More initialism complexities

My posting here on acronyms vs. initialisms led to some further complexities with initialisms, in particular things that are written as sequences of upper-case letters but are (at least usually) not pronounced either in the fashion of acronyms (as ordinary words) or in the fashion of initialisms (as sequences of letter names). Instead, if they’re pronounced at all — some seem to be purely orthographic entities — they’re “read out” as a sequence of words making an English expression.

The world of e-mail, newsgroups, message boards, texting, and so on has a rich assortment of such abbreviations (though some people don’t use them at all, or use them very sparingly): FWIW, AFAIK, BTW, IM(H)O, TMI, WTF, BFD, and on and on. FWIW, for example, is read out as “for what it’s worth”, and it has the semantics of that expression.

These “eye initialisms” are therefore a lot like ordinary abbreviations, which go right from an orthographic entity to an expression of a language (from N.Y. to “New York”, for instance), without a pronunciation as a sequence of letter names.

In “regular initialisms”, the sequence of letter names is available as a pronunciation, and is in fact the usual pronunciation, although the full expression is sometimes read out. So FBI can be read as “eff-bee-eye”, though “Federal Bureau of Investigation” is also possible.

A further complexity, discussed on Language Log a while back (here and here), with lots of examples, has to do with “orphan abbreviations”, in particular orphan initialisms. These are historically alphabetic abbreviations (of one type or another), which have lost their connection, for most speakers, with their historical sources. Sometimes it is simply stipulated that the abbreviation “doesn’t stand for anything”: SRI (with headquarters in Menlo Park, California), a name now stoutly claimed not to stand for anything, though it started as Stanford Research Institute.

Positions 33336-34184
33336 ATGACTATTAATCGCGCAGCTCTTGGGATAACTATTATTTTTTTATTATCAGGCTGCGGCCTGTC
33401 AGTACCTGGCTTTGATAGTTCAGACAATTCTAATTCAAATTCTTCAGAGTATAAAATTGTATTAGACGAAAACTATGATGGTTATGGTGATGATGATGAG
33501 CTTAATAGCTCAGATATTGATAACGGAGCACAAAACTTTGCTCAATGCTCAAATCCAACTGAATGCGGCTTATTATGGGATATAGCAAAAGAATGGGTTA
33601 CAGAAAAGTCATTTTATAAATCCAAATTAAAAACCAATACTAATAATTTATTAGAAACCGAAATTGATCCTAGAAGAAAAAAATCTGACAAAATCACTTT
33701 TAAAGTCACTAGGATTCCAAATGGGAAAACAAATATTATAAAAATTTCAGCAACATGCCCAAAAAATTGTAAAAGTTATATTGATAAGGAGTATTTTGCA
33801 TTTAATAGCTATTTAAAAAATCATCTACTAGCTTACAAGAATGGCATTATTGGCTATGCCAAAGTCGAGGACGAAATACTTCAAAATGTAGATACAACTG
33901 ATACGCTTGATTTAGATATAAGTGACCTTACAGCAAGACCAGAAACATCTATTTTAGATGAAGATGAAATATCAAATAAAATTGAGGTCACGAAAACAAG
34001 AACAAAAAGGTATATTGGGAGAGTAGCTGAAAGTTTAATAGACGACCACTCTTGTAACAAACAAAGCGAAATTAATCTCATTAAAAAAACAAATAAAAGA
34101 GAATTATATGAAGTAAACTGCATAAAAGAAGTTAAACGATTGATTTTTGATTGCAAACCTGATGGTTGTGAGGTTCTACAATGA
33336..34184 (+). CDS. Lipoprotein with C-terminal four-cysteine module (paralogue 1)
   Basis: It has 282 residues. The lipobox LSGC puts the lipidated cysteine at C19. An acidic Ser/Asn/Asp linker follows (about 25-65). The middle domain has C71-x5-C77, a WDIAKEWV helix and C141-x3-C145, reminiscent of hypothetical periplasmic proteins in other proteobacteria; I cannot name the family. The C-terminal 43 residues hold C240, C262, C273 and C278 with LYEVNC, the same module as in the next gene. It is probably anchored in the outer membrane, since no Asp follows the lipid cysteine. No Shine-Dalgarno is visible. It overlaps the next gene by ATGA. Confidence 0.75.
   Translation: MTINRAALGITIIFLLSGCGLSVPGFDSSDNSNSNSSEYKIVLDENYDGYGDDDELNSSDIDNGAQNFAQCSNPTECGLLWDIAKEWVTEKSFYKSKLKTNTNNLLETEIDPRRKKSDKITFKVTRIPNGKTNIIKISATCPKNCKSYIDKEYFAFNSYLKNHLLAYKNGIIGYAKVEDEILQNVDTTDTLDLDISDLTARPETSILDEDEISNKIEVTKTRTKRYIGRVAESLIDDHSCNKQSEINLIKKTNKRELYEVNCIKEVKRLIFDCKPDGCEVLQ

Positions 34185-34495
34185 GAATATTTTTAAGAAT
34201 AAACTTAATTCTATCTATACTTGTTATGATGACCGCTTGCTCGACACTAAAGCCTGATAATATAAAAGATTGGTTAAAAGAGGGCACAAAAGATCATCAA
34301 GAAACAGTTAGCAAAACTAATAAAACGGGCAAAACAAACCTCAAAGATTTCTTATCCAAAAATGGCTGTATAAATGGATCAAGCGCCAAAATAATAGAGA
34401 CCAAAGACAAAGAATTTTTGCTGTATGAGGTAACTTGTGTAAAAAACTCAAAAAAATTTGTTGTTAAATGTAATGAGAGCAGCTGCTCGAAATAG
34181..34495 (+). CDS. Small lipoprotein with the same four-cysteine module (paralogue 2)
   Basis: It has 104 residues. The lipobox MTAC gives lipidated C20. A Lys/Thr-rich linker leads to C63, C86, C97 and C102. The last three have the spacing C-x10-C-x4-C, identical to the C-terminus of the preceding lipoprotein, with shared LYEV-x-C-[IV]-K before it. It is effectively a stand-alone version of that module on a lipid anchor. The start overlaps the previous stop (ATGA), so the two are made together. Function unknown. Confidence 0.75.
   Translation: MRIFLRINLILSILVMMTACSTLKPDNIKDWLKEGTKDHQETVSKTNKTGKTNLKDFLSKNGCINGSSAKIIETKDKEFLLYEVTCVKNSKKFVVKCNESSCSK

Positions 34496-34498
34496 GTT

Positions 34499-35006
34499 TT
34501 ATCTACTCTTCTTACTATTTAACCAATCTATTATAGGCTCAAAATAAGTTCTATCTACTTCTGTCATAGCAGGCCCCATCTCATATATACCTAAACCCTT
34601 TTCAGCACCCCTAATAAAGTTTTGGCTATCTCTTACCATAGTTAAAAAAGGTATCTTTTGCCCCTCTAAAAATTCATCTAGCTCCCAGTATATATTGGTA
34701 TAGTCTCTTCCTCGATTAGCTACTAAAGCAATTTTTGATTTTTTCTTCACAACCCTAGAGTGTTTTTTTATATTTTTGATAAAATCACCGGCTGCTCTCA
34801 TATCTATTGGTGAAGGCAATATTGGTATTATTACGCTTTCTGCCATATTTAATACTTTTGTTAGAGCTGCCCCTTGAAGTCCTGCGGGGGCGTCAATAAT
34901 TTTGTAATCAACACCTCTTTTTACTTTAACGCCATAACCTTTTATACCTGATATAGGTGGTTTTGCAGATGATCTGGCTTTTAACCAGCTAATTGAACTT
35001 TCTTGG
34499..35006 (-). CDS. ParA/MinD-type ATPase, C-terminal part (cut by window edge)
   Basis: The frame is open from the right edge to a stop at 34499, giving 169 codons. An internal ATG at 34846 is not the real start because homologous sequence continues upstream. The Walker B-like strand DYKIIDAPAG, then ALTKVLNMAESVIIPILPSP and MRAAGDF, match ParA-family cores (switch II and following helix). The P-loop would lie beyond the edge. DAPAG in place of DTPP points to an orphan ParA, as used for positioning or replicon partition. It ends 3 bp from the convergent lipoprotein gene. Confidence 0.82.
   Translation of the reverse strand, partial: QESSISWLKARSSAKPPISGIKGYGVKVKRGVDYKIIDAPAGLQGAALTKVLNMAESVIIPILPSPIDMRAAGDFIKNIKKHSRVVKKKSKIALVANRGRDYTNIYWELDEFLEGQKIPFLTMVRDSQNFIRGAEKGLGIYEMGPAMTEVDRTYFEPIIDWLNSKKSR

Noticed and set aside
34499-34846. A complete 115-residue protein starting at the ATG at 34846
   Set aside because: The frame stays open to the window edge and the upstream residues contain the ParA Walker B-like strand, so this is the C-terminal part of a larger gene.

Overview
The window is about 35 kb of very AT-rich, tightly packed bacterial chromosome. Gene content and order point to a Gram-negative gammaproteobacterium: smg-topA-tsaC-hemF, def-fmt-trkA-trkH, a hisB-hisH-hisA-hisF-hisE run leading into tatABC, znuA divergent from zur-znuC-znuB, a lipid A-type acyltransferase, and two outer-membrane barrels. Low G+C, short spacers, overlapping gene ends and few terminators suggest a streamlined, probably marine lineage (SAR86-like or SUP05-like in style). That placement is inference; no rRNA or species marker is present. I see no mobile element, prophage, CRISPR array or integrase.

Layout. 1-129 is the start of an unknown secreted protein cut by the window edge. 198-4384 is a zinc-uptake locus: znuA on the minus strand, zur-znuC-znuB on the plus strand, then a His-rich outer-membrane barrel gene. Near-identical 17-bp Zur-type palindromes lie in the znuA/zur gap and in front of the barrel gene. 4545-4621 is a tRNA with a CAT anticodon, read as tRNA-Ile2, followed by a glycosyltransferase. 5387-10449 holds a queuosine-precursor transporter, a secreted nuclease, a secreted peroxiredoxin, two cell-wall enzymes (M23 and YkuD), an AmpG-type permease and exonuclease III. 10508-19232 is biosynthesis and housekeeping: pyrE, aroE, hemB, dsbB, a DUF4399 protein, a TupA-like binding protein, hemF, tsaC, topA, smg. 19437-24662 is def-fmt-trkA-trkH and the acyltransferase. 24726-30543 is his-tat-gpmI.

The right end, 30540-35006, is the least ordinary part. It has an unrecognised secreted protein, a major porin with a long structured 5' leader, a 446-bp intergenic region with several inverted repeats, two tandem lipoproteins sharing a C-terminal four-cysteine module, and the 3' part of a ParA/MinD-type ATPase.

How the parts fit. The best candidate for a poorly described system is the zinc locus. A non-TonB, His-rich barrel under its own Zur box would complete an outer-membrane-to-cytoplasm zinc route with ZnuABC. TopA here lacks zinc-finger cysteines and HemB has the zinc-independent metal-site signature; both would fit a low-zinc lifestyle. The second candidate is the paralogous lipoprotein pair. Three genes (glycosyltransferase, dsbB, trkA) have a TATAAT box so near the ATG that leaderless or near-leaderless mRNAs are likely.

Sometimes the abbreviation just becomes the name commonly used by virtually everyone, and few can recall how it arose. Heidi Harley reports that her students at Arizona know that the GOP denotes the (U.S.) Republican Party, but few of them know that GOP was originally an initialism for “Grand Old Party”. As in so many cases, origins get lost over time; it’s important for speakers to know what expressions currently mean, but (fascinating though the details of language change can be) it’s not really important for them to know how these expressions came to mean what they do now.

3 Responses to “More initialism complexities”

  1. Kikipotamus the Hobo Says:

    Please keep up these fascinating posts. As a future ESL teacher and recent convert from prescriptivism to descriptivism, I can’t get enough of this stuff.

  2. Jens Fiederer Says:

    I can attest that TMI is, indeed, pronounced as an initialism at times, having heard those three letters pronounced in sequence at least a dozen times.

    Perhaps I should be more discreet.

  3. mollymooly Says:

    I was surprised to hear the “Economist” audio edition readers pronounce “e.g.” and “i.e.” as initials, rather than as “for example” and “that is”.

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